Artist Dan Kedar hits his stride at 'Horses' show

By HELEN KAYE
August 16, 2006 23:22
3 minute read.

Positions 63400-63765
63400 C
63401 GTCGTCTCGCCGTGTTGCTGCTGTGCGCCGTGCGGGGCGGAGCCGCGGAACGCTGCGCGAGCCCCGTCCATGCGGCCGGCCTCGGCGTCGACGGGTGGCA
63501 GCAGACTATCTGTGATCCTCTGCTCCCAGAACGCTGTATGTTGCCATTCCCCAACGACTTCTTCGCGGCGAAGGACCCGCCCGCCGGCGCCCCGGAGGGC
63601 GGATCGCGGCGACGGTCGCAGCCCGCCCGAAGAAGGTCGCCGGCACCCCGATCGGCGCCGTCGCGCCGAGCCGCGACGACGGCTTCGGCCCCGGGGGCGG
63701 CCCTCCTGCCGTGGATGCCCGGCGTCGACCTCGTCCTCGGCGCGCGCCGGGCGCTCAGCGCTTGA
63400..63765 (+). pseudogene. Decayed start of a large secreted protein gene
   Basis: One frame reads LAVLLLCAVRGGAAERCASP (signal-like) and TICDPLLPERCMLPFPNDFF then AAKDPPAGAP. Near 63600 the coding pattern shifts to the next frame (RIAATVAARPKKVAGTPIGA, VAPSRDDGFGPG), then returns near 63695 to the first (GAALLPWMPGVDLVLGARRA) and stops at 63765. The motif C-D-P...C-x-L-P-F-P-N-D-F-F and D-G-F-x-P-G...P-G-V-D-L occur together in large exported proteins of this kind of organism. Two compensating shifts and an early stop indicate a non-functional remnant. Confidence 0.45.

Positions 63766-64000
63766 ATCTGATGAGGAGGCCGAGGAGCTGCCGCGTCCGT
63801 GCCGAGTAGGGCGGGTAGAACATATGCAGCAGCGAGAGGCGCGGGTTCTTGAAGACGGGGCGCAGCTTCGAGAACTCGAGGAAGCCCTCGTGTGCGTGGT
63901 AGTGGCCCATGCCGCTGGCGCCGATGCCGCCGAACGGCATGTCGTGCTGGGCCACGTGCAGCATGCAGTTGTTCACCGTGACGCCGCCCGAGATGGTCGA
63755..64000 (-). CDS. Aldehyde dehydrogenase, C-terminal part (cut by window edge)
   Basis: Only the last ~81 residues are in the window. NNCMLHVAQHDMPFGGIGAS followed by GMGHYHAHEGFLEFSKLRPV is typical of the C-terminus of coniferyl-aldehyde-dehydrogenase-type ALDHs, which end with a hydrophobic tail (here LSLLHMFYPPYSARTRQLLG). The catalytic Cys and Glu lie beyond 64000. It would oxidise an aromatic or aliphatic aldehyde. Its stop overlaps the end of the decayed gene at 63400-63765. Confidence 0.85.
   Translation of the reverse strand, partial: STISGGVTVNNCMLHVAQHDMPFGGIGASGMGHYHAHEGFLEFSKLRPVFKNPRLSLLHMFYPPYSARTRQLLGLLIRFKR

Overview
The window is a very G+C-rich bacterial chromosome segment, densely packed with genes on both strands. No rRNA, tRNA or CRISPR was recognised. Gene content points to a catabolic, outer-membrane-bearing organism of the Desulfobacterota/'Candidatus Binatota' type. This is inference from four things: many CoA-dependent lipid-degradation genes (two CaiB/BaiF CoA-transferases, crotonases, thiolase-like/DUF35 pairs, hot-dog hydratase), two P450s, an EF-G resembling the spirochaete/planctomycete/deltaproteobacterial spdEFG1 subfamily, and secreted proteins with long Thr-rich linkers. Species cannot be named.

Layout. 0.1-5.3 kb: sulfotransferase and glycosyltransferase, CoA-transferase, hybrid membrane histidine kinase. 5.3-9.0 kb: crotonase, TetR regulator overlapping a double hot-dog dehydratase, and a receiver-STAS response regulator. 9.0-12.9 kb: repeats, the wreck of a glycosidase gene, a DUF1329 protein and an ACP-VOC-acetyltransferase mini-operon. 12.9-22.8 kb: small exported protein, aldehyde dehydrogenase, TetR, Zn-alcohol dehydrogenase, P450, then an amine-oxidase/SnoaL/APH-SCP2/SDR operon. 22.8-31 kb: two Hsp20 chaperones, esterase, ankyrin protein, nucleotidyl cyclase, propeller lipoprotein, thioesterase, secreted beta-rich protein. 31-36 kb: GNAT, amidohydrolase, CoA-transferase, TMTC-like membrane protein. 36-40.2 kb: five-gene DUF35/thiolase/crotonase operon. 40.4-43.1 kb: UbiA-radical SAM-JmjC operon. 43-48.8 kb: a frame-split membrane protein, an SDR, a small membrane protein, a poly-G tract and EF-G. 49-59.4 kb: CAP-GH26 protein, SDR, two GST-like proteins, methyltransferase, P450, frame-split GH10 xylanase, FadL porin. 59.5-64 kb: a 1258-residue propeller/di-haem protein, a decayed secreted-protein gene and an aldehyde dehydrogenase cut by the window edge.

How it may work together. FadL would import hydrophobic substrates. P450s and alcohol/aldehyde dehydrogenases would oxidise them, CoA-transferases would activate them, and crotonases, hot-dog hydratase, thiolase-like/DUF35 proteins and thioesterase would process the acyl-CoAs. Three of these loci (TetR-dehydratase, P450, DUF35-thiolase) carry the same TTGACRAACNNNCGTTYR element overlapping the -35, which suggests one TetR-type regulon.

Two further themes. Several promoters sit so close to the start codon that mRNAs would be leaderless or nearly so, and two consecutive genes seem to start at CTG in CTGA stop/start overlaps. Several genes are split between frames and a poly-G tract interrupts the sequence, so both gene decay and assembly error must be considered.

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It's a family affair. Artist Dan Kedar's sculpture features Pinocchio astride a horse, son Yuval's horse is a tribute to the great 17th century Spanish painter Velasquez, and wife Ziona is the curator for the exhibition of 100 decorated horse scupltures that will prance their way across Petah Tikva Grand Park starting today. Why horses? Because "130 years ago, Moishe Salomon and five other riders arrived and established the settlement that was to become Petah Tikva," says Ziona Kedar, explaining the idea she presented to city officials for the exhibit. "I've always loved Pinocchio, the idea of Pinocchio and the betraying nose that monitors the lies he tells," her husband says, sitting with a glass of Turkish coffee and explaining his contribution to the show. "The idea of just decorating a horse didn't appeal, so I thought, 'Why not Pinocchio on a horse?'" The horse itself looks completely naturalistic. The artist wanted it to look so real, he says, "that you feel like patting it and offering it a lump of sugar." Clunky Pinocchio, by contrast, is constructed of planks and painted in bright primary colors, and "is obviously artificial." A carpenter made Pinocchio's bits and pieces, but Kedar put them together and painted them, a process he describes as "hard work but a lot of fun." A 77-year-old War of Independence veteran, Kedar retired after a long career that mixed teaching, theater and art, but has returned after temporarily giving up his work completely. The artist says he's come to see life as a gift since recovering from an illness that laid him low for nearly a year. Paintings for a new exhibition are stacked on the floor of Kedar's work space, with the artist describing his current painting style as "intellectual realism." Among the paintings are colorful two-dimensional posterlike works that appear realistic until the viewer looks more closely and discovers there's a visual code embedded in them. Tel Aviv-born and bred by parents who arrived from Russia in the 1920s, Kedar says he can't remember a time when he wasn't drawing or painting. He says that not becoming an artist simply wasn't an option. He grew up among Tel Aviv's movers and shakers. One of his grandfathers was Moshe Glickson, a chief editor at Ha'aretz, and his kindergarten teacher was Haya Brenner, the widow of influential author Yosef Haim Brenner. After serving in a Palmach brigade in the War of Independence, Kedar established Kibbutz Harel with a bunch of fellow Bezalel students in 1949. A member of the communist-leaning Hashomer Hatzair youth movement, Kedar's identification with communism strengthened as he grew older. In 1950 he read the book that caused him to abandon art for six years. It was by Andrei Zhdanov, the Soviet architect of what came to be known as socialist realism, in which Zhdanov argued that the artist must serve only his society. "I was torn in half," says Kedar. "I believed him with all my heart, but I was brought up on individualistic modern art [by] Picasso, Roualt and Soutine, and here was Zhdanov calling for realism. I couldn't do it, so I decided to stop painting." He did. Only after Krushchev's famous "secret speech" repudiating Stalinism did "I slowly start to paint again," Kedar says. In the meantime, he'd turned to theater. At the Cameri Theater School he studied directing and design, from there moving on to the famous Old Vic school in Bristol, where one of his fellow students and stagehands was future seven-time Oscar nominee Peter O'Toole. Back in Israel, Kedar taught and directed at high schools and for army troupes, painting more and more all the while. He left the theater in 1970 after buying his studio, and committed himself fully to art again. Over the years there have been solo and group exhibitions here and in North America. He's published several books, and some of his works are in permanent collections at institutions including the Israel Museum and Ramat Gan Museum of Israeli Art. Now it's time to play: hence his Pinocchio. Kedar's work will remain on display as part of the Petah Tikvah exhibition through September 30. A public auction of the horses will then be held, with the proceeds going to purchase computers for needy children.

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